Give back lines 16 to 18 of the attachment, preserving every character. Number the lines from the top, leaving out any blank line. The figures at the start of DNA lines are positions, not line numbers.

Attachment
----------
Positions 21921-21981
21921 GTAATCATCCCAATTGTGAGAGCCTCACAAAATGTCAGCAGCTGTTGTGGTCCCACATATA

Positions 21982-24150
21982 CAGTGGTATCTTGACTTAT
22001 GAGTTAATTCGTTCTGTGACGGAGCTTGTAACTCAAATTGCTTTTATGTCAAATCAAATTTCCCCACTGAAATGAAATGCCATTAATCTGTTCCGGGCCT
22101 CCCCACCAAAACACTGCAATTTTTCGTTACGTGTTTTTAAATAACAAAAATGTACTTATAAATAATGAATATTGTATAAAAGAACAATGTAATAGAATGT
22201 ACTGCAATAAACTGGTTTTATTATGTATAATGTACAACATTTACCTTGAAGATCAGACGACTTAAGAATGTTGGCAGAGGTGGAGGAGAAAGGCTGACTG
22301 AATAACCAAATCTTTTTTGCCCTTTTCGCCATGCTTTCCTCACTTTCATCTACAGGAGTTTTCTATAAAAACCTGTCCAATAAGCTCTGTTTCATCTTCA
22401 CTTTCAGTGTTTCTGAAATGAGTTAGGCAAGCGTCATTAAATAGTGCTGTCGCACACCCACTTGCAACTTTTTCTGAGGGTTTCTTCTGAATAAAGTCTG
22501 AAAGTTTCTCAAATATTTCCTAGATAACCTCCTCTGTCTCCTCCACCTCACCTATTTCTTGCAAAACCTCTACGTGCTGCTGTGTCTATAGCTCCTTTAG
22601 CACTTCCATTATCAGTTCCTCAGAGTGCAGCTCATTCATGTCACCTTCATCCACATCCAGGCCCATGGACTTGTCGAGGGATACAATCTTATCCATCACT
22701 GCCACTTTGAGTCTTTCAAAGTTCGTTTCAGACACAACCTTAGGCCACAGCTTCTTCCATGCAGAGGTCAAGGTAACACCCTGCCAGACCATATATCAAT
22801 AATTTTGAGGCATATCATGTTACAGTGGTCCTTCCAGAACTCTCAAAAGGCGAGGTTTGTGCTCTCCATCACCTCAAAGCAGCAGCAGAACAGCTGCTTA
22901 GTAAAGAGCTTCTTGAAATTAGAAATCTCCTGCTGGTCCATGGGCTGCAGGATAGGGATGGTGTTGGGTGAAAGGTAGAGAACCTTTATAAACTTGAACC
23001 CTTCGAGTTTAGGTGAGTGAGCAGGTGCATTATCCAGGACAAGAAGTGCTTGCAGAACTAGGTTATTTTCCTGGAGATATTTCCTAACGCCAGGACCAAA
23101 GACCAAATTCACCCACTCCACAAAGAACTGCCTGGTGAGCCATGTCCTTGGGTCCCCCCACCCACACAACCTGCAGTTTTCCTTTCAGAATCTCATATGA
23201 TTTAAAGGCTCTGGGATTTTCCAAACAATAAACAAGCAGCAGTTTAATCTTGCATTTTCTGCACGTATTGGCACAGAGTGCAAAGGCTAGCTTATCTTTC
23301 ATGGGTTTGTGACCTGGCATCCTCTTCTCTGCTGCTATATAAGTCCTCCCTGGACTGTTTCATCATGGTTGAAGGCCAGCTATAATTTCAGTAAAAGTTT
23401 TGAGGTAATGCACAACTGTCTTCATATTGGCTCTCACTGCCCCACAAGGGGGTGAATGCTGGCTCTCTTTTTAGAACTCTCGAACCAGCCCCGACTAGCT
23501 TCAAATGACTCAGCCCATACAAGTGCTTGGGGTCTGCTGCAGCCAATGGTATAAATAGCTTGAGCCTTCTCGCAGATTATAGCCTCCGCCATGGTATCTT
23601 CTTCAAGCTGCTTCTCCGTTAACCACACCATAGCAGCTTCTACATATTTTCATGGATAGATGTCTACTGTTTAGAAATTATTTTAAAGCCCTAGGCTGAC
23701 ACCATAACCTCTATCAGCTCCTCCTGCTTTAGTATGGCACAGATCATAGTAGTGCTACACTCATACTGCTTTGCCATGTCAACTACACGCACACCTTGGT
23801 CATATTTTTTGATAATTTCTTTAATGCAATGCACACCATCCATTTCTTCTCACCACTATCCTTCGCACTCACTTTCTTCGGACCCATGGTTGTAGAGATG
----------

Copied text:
23101 GACCAAATTCACCCACTCCACAAAGAACTGCCTGGTGAGCCATGTCCTTGGGTCCCCCCACCCACACAACCTGCAGTTTTCCTTTCAGAATCTCATATGA
23201 TTTAAAGGCTCTGGGATTTTCCAAACAATAAACAAGCAGCAGTTTAATCTTGCATTTTCTGCACGTATTGGCACAGAGTGCAAAGGCTAGCTTATCTTTC
23301 ATGGGTTTGTGACCTGGCATCCTCTTCTCTGCTGCTATATAAGTCCTCCCTGGACTGTTTCATCATGGTTGAAGGCCAGCTATAATTTCAGTAAAAGTTT